Resource Use

Recipients of monthly collections in Fife 'doing very well'

The latest update on recycling trials carried out in Fife, including the first monthly residual waste collection in Great Britain, shows higher recycling rates in trial areas.

Since September 2015, 4,000 homes in four communities – Markinch, Coaltown of Balgonie, Thornton and Stenton – have been taking part in the trial of two different waste collection schemes rolled out by Fife Council.Recipients of monthly collections in Fife ‘doing very well’

The ‘Recycling Service Improvement Trial Report’ was submitted to the Glenrothes Area Committee yesterday (9 March) and shows that residual waste has reduced and recycling collection rates of plastic, cans, paper and cardboard have increased in trial areas. It does, however, mention that the final results of the trial can’t be determined until its completion.

The purpose of these trials is to investigate which collection method is best to meet Scottish Government recycling targets of 60 per cent by 2020 and 70 per cent by 2025. The current recycling rate in Fife Council is 54 per cent.

Monthly trials

Fife Council operates a four-bin waste collection system with blue (residual), grey (paper/card), green (plastics/cans) and brown (kitchen/garden) bins.

Currently, the standard collection strategy in Fife Council areas involves a fortnightly residual waste collection and a monthly recycling pick-up. Kitchen and garden waste are collected every two weeks.

The trials have implemented less frequent residual collections and more frequent recycling collections including the first implemented monthly collection of residual waste in the Great Britain, following trials in Banbridge in Northern Ireland.

In Markinch and Coaltown of Balgonie, blue, grey and green bins are collected every three weeks, while the communities of Thornton and Stenton have their blue and grey bins emptied every four weeks and their green bins emptied every fortnight.

Thornton and Stenton have shown the greatest improvement in both measures. This suggests that perhaps a less frequent residual waste collection and a more frequent recycling collection is the most successful method for boosting recycling and reducing landfill waste.

Brown bins are currently emptied every two weeks in both trial areas, but from December 2015 to February 2016, a four-week collection was trialled.

This resulted in a higher number of bins being presented for collection compared to the same time the previous year. Thornton and Stenton again showed the highest increase, from 42 to 54 per cent, with Markinch and Coaltown of Balgonie increasing bin presentation from 41 to 49 per cent.

Fife Council Executive Committee has previously estimated that introducing the changes tested in the trials across the whole council area could save £350,000 a year, and possibly over £900,000 a year by 2021.

Fife currently pays around £10 million per year in landfill fees.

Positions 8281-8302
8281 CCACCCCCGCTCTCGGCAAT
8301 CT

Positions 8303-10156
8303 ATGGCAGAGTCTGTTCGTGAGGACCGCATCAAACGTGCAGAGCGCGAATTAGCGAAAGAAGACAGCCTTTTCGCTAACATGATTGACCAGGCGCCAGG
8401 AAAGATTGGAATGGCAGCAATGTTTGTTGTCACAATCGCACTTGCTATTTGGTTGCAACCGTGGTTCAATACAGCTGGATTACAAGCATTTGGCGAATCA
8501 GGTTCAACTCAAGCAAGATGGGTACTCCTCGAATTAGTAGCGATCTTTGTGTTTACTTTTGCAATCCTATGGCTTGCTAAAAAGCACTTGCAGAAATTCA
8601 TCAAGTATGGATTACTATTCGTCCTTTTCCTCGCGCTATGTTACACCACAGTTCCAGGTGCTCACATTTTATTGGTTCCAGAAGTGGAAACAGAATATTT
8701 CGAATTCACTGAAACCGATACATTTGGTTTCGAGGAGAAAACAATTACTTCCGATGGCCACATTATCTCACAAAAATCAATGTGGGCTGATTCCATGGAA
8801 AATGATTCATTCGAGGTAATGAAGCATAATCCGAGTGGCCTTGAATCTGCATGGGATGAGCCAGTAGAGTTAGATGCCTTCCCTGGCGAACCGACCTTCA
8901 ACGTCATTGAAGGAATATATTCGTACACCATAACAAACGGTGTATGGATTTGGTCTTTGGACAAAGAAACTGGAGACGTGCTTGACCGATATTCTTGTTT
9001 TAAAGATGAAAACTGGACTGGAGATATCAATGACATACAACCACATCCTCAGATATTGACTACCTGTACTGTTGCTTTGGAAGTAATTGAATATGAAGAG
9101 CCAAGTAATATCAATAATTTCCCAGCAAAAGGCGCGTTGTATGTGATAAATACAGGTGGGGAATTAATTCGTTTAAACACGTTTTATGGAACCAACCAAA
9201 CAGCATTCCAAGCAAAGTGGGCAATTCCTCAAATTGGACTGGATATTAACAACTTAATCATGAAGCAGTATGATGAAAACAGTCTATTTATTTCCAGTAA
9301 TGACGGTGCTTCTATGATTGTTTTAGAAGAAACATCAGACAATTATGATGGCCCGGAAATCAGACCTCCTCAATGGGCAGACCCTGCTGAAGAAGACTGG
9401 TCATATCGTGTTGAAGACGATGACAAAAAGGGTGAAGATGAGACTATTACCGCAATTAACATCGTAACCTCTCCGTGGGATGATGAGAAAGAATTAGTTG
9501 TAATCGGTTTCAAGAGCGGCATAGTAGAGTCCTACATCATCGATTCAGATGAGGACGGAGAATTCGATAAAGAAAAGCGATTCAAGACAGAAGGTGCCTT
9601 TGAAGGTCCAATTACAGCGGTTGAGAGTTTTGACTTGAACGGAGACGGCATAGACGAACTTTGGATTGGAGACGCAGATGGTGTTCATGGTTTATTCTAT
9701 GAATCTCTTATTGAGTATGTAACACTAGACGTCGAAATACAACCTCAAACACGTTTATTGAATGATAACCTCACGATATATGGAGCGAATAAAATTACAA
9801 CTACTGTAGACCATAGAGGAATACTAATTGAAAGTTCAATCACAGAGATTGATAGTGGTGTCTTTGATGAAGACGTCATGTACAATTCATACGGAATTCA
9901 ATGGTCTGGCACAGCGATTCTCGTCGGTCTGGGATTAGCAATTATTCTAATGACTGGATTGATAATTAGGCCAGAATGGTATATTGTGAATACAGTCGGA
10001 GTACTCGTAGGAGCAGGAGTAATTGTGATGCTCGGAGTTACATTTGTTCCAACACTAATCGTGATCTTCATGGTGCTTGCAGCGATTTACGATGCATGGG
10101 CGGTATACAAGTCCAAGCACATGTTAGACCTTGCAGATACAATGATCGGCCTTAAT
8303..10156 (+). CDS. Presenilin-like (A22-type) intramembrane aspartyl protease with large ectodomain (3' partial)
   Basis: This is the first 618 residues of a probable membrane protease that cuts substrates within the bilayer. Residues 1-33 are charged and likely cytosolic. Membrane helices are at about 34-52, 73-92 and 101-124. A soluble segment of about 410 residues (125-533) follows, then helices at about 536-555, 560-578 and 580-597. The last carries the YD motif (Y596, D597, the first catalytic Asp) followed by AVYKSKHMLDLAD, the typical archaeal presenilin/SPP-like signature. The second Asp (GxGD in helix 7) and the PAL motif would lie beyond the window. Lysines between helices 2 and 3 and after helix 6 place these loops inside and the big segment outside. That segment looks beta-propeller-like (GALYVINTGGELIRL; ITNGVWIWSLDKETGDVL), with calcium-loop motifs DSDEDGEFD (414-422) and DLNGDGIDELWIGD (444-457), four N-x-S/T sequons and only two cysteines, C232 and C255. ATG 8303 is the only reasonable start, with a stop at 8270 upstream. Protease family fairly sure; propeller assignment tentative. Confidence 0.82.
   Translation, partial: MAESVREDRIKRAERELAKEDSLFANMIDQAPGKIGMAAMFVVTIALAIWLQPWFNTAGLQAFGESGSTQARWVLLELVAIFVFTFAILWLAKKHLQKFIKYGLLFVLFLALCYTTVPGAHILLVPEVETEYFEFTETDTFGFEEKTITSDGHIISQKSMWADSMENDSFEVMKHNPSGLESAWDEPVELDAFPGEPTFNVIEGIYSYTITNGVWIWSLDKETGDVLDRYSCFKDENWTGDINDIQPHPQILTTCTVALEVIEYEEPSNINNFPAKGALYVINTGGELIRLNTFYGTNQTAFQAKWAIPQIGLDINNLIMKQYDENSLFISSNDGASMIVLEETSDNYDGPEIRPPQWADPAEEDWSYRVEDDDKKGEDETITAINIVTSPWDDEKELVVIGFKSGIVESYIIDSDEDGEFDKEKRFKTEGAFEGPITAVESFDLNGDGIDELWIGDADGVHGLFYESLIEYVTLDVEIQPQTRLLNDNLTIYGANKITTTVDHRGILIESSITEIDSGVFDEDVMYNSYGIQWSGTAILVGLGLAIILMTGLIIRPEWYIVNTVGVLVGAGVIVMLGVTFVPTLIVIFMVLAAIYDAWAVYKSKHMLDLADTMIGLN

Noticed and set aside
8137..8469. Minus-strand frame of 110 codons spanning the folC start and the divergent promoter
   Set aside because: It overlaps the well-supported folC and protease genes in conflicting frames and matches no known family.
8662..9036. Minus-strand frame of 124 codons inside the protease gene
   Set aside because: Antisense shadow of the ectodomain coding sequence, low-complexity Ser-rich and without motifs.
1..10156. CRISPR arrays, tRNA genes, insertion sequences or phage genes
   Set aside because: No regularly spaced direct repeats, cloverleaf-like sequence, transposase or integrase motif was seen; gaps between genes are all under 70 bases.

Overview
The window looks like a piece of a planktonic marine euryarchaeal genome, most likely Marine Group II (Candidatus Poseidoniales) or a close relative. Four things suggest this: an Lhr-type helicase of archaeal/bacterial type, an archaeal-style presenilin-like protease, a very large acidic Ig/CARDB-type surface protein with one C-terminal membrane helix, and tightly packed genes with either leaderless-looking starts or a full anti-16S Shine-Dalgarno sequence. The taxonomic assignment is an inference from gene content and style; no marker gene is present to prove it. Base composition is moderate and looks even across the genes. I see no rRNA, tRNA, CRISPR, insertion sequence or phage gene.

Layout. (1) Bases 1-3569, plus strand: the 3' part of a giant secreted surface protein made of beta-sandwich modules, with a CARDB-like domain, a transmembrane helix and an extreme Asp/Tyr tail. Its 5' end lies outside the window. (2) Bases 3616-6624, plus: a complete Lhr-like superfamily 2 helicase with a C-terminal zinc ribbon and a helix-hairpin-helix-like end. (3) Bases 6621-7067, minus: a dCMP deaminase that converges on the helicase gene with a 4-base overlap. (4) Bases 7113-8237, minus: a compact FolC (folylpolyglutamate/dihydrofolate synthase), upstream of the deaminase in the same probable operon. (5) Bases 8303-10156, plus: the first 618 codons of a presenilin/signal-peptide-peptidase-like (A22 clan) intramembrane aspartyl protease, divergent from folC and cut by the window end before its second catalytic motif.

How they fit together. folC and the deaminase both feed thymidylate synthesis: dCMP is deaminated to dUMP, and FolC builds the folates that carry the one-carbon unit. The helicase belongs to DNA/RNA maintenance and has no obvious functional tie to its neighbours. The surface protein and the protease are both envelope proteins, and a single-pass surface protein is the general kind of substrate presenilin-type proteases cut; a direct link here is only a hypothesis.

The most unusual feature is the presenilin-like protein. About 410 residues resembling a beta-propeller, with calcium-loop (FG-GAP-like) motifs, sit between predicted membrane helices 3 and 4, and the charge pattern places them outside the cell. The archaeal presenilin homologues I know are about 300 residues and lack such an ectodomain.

Few issues arising

The bin trials are being operated and monitored by Resource Efficient Solutions LLP (RES), which is continuing to monitor the trials by measuring recycling participation and analysing waste types present in each bin.

It reports that there have not been many issues arising regarding opposition to the trial systems. From a total of 4,000 participating homes, only 30 complaints have been received in total. In addition, contamination of bins has been low at less that 0.5 per cent.

Overloading of waste bins, measured by observing raised lids and side waste, has also been relatively low, with an average of 0.4 per cent and 0.8 per cent per route seen in MarkInch/Coaltown of Balgonie and Thorton/Stenton areas, respectively.

Recycling points situated within trial areas have also been monitored by RES, but no fly-tipping issues or overflowing bins have been noted.

RES will conduct door-to-door and online surveys during the spring to gather public opinion of the trials.

‘Very few problems’ in trial areas

Councillor John Wincott, Sustainability Champion said: “Residents in both trial areas have been doing very well. These results show how much waste was going in the blue bins that can be recycled and, by providing more space for recycling, we have managed to reduce landfill waste. In the trial areas there have been very few problems with waste going in the wrong bins, and no increase in fly-tipping in these areas.

“People may have seen recycling advisors in the trial areas; they’ve been busy visiting householders and attending events in these locations to help people to adapt.”

Wincott concluded: “Later this year, once the monitoring of the trial is complete, a report will be sent to the council’s Executive Committee. Councillors will then decide if either trial will be rolled out across Fife.”

More information about the monthly collections in Fife can be found in the feature article in Resource 83.